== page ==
From curb cuts to safer playgrounds, the public spaces we occupy have been transformed for the better as they become easier for different kinds of bodies to navigate. Closed captioning and printable transcripts benefit millions, whatever their level of ability. Accessibility tools on the web improve everyone’s experience and provide the impetus for technologies that engage more of our senses. While smell may not be a high priority for developers, attention to a sense most sighted people tend to take for granted could open up an age of using feedback systems to make visual media touch responsive.
One such tactile system designed for Smithsonian Museums has developed “new methods for fabricating replicas of museum artifacts and other 3D objects that describe themselves when touched,” reported the National Rehabilitation Information Center in a February post for Low Vision Awareness Month. “Depth effects are achieved by varying the height of relief of raised lines, and texture fills help improve awareness of figure-ground distinctions.” Haptic feedback technology, like that the iPhone and various video game systems have introduced over the past few years, promises to open up much more of the world to the visually-impaired… and to everyone else.
One invention introduced over a century ago held out the same promise. The tactile map, “an innovation of the 19th century,” writes Rebecca Onion at Slate, “allowed both blind and sighted students to feel their way across a given geography.” One popularizer of the tactile map, former school superintendent L.R. Klemm, who made the example above, believed that “while the waterproof map could be used to teach students without sight,” it could also “fruitfully engage sighted students through the sense of touch.”
Though created in Europe, tactile maps have had a relatively long history in the U.S., debuting in 1837 with an atlas of the United States developed by Samuel Gridley Howe of the Perkins School for the Blind. (See Michigan above.) Klemm’s map up top, depicting the Roman Empire (284-476 CE), is a later entry, patented in 1888, and, he promises it's a decided improvement on earlier models. In an article that year for The American Teacher, he described “the painstaking process of creating one of these relief maps,” notes Onion, “a process he used as another teaching tool, enlisting students to help him scrape and carve plaster casts into negative shapes of mountain ranges and plateaus.”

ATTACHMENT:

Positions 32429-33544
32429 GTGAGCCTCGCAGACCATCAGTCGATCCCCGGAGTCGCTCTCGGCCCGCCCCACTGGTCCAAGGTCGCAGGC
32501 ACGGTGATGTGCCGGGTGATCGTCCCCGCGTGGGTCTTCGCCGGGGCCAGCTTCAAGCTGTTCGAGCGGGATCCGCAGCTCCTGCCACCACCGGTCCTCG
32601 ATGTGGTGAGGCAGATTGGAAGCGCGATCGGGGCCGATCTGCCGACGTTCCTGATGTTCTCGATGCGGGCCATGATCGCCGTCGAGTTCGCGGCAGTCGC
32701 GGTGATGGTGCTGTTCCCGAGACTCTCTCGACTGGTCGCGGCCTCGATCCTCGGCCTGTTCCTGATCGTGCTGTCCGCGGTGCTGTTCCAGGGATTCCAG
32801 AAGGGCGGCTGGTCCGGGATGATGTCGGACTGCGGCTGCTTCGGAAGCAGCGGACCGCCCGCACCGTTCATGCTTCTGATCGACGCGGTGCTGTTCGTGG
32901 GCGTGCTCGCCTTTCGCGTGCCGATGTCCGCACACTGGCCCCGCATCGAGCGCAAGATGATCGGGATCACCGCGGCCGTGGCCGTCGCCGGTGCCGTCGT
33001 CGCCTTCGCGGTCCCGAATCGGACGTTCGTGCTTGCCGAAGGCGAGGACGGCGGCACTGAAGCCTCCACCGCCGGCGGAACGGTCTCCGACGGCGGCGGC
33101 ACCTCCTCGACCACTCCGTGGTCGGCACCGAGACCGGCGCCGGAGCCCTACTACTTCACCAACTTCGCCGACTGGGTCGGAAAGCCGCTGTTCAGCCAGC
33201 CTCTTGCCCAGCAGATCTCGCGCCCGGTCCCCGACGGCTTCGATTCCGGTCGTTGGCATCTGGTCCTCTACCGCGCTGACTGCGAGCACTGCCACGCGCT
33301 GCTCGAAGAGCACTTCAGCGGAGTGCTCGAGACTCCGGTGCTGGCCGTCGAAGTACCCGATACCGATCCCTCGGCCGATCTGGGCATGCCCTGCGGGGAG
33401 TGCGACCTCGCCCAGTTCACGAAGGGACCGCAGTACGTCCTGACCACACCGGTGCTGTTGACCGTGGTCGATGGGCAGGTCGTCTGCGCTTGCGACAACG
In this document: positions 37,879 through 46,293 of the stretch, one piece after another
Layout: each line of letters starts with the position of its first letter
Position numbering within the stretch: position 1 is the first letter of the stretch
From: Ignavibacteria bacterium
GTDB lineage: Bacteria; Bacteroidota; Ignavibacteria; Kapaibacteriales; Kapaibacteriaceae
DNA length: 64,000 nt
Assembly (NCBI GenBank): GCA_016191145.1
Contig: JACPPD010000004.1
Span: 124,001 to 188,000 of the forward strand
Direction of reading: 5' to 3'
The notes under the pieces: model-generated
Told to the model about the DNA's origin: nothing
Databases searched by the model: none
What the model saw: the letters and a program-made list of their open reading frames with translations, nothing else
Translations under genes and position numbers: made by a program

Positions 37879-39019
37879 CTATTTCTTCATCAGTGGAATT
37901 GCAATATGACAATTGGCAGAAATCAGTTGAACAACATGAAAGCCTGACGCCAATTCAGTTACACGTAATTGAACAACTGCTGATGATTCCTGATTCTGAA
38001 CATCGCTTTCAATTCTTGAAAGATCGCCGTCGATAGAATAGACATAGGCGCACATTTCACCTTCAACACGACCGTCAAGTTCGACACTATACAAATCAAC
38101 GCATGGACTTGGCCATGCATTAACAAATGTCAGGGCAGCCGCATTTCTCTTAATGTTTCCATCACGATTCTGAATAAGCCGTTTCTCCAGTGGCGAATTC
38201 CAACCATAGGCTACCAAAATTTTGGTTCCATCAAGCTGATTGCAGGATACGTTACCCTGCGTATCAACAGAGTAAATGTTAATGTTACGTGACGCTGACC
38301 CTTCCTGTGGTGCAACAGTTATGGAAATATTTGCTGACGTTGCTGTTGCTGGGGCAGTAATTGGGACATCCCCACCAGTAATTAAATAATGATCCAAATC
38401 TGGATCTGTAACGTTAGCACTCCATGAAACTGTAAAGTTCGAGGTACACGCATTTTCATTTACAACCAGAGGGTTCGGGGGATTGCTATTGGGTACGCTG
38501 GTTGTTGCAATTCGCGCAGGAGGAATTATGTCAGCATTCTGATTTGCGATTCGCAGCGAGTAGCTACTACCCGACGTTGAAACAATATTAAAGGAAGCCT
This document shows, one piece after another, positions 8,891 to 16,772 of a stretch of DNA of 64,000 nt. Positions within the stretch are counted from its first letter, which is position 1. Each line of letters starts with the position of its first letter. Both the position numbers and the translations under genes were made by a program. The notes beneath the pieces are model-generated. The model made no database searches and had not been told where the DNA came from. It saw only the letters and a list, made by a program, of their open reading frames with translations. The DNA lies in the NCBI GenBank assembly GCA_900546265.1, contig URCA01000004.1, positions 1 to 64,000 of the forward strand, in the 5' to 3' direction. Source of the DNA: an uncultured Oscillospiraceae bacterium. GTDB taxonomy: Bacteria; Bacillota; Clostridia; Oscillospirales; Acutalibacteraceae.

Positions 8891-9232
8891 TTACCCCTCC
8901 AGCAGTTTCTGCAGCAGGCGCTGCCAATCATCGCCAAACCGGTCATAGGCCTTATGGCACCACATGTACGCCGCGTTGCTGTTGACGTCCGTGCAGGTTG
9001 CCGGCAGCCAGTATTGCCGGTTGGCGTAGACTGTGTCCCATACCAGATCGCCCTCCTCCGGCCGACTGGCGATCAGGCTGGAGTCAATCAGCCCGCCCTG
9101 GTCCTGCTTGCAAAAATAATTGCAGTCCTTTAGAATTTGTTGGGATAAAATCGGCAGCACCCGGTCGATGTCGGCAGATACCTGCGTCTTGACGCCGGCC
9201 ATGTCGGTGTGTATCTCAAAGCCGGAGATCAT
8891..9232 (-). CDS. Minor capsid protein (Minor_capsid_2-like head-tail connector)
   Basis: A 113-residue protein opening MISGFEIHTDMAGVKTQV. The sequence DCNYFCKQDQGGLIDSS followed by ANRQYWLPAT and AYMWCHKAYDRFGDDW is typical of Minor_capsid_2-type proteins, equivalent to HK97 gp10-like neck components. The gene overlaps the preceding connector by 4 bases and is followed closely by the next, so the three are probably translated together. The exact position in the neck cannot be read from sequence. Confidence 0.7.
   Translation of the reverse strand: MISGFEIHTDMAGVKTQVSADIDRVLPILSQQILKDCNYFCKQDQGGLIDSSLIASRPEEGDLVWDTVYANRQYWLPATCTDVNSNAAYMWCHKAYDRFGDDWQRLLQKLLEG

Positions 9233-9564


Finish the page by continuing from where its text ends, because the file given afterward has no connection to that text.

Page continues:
Those students, he wrote, developed “so clear a conception of the topography and irrigation of the respective country that it can scarcely be improved.” Tactile accuracy meant a lot to Klemm. In text published alongside the map, he took Howe and other publishers to task for raising water above land, an idea “so unnatural, that the mind never thoroughly becomes accustomed to it.” Klemm also critiques a French map of “very perfect construction.” This handmade version, he says, though ingenious, is “expensive and very inefficient.” While its utility “in the case of institutions, and for the use of pupils of the wealthy classes is undoubted… the costliness of maps constructed on such a principle places the advantages of the system beyond the reach of the blind generally.”
Klemm’s concern for the quality, accuracy, utility, and economic accessibility of this early accessibility tool is admirable. And though you can’t experience it through your screen, his method is probably a vastly-improved way of learning geography for many people, sighted or not. Tactile maps did not quite become general use technologies, but their digital progeny may soon have us all experiencing more of the world through touch. View and download a larger (2D) version of Klemm's map and learn more at 19th Century Disability Cultures & Contexts.